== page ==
We Don’t Go Deep because we are Scared

Today my wife and I took time to have a retreat with God. After praying individually and coming together we both had heard God say that we had not received more fullness of His presence with us because we did not really see our need as the serious thing He saw it as.

Let me explain:

For the past few months we had been working hard both at work and in ministry. We used spare time we had to meet others to clean our home and to get house projects done. At the same time though there were unresolved difficulties that kept popping up. Our dog got bone cancer and lost one leg and continues to struggle with the cancer. Someone close to us has come down with some serious psychological issues that he is working through. My job is the busiest, and most visible, one I’ve ever had and it is a regular battle to try not to fall behind, and I’m not always succeeding in that battle… The coronavirus and the Christian persecution in China is staring to hit closer to home in ways I don’t want to write too specifically on… and to top it all off a place we love and have been doing ministry with seem like they may be less open to our help.

Going through all this our answer has tended to be to push harder to try to do better to plan and plan. Until I have come to a place of emotional exhaustion. Then, suddenly when we took time to come before God, we realized that in fact the one thing we were not doing, placing ourselves before God, was the exact thing we needed. We had in our constant activity fallen away from the stillness of moving toward God’s heart and so we were doing a lot of things… in a very unfruitful way.

 

Why We Don’t go to God First

 

For thus said the Lord God, the Holy One of Israel,
“In returning and rest you shall be saved;
in quietness and in trust shall be your strength.”
But you were unwilling, and you said,
“No! We will flee upon horses”;
therefore you shall flee away;
and, “We will ride upon swift steeds”;
therefore your pursuers shall be swift.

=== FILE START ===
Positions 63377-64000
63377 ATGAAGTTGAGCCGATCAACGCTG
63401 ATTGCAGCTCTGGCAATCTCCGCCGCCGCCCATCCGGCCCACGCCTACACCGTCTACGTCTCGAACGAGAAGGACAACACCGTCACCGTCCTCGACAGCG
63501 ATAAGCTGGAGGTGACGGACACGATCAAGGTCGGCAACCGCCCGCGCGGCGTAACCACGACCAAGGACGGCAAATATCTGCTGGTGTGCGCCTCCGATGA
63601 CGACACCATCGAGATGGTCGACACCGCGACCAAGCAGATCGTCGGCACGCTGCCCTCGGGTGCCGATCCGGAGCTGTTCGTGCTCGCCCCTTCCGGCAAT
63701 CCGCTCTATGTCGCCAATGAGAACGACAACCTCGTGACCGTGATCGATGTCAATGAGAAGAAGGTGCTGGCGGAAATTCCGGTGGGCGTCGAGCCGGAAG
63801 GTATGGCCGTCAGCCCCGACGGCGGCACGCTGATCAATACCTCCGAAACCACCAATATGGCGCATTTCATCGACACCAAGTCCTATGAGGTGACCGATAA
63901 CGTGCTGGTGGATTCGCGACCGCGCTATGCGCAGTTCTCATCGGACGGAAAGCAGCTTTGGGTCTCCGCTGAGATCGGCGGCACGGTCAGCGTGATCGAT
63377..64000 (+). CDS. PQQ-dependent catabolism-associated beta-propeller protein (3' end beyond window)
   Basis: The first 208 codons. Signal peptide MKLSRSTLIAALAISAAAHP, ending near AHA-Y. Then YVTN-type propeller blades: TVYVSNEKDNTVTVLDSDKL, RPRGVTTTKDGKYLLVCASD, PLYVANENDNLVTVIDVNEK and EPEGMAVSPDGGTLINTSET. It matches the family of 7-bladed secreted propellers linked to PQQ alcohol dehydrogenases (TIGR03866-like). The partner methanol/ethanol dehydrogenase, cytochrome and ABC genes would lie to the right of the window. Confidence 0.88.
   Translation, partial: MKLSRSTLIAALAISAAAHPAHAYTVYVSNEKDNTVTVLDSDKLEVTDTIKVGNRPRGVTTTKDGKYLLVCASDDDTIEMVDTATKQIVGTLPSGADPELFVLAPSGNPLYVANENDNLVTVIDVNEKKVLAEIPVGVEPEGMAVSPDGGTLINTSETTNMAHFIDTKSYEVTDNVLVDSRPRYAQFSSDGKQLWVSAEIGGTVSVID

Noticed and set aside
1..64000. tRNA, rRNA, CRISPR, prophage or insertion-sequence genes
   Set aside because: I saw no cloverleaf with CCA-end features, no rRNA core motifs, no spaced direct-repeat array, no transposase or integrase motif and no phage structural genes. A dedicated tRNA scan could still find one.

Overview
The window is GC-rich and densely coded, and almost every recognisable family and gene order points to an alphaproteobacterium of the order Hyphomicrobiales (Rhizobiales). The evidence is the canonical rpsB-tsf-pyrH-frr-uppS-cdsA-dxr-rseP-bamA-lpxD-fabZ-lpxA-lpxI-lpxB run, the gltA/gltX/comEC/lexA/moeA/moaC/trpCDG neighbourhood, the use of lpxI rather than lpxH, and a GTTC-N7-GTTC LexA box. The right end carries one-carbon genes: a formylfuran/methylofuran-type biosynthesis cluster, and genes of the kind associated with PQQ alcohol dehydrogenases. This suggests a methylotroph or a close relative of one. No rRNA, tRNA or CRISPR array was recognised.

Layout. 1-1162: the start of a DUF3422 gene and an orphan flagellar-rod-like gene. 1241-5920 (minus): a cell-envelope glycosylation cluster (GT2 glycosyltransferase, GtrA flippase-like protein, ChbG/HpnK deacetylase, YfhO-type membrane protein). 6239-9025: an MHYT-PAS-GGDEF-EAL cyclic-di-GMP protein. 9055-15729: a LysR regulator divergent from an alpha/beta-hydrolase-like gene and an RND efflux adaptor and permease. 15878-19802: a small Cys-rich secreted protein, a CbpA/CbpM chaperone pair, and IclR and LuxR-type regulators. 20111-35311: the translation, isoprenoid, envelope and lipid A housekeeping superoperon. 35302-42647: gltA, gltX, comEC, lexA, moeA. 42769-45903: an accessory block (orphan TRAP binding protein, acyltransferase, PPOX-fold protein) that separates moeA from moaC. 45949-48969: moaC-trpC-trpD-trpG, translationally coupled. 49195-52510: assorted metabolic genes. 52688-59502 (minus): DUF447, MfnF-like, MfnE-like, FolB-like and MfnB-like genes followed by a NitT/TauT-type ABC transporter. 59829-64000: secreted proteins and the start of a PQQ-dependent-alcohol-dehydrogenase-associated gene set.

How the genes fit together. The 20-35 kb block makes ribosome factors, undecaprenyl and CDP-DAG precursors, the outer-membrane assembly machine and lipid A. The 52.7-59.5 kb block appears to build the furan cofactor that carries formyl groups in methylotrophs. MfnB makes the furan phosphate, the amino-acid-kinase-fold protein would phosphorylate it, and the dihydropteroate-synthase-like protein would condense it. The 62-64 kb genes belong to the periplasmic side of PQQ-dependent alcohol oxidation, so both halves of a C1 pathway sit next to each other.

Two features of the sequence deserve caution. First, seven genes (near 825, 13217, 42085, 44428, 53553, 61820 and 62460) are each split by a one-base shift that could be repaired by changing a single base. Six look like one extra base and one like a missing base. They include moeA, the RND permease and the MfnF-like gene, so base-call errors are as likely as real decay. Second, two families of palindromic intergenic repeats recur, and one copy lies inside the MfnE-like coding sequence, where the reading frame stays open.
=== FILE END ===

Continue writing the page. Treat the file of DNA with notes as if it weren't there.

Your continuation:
Isaiah 30:15-16

 

In our study through Isaiah I noticed this verse recently. Israel has come into hard times and from the context it seems like this hardship has even come from God to draw them back to Him. Yet, Israel tries to solve the crisis by running to Egypt, by making an alliance they can control. Surely, they can eventually pay Egypt back for their help and still be ok. God says, however, that they should have turned to Him, that was the whole point after all of their trouble. Yet Israel covers their mistakes with more mistakes and seeks out refuge instead of seeking deep in their own selves to find why the situation has come about in the first place.

 

This is precisely what we often do. We want to be ok; we want to be the one who has the solution. We don’t want to dip into the water unless we know how it will turn out. We are scared of falling into God’s hands rather than our own idea of what we should do. Yet, in the topsy turvey world of following God sometimes instead of activity, even in a time when activity seems most called for, we are instead called to be quiet and seek God’s direction.

 

The Answer Might be Hard

Now the ironic thing is that Anne and I didn’t hear from God that He was going to relieve us from the current crisis. Instead God told us that our heart was wrong before Him and we need to seek Him out more. In fact we have fallen into a pattern of settling when the picture we see of Christians Biblically is much deeper than the walk with Christ we currently have. They shared their faith freely and openly. They performed signs and wonders. They saw the need of the world from God’s eyes and saw the power that was with them was in fact greater the one who was in the world. God uses adversity to call us back to Him and when we are with Him the topsy turvey thing is that He intends to use us for glorious and great things, He calls us further… yet in this further He also calls us to seek Him in quietness and in trust. To find our peace in Him then to really share that peace with others.

 

Final point, the Christian life is about more than just finding Jesus and getting saved. It is about entering into the same Kingdom mission He was on. It means receiving the call of being a laborer, it means thinking through what that means AND it means seeking Him in quietness in trust. Its a forming life and a constantly moving toward greater growth life. It is THE great adventure, the thrill of our lifetime to be called to the same topsy turvey thing Jesus did, His disciples did and now we must do. To proclaim and live in the truth and to move step by step toward Him.

 

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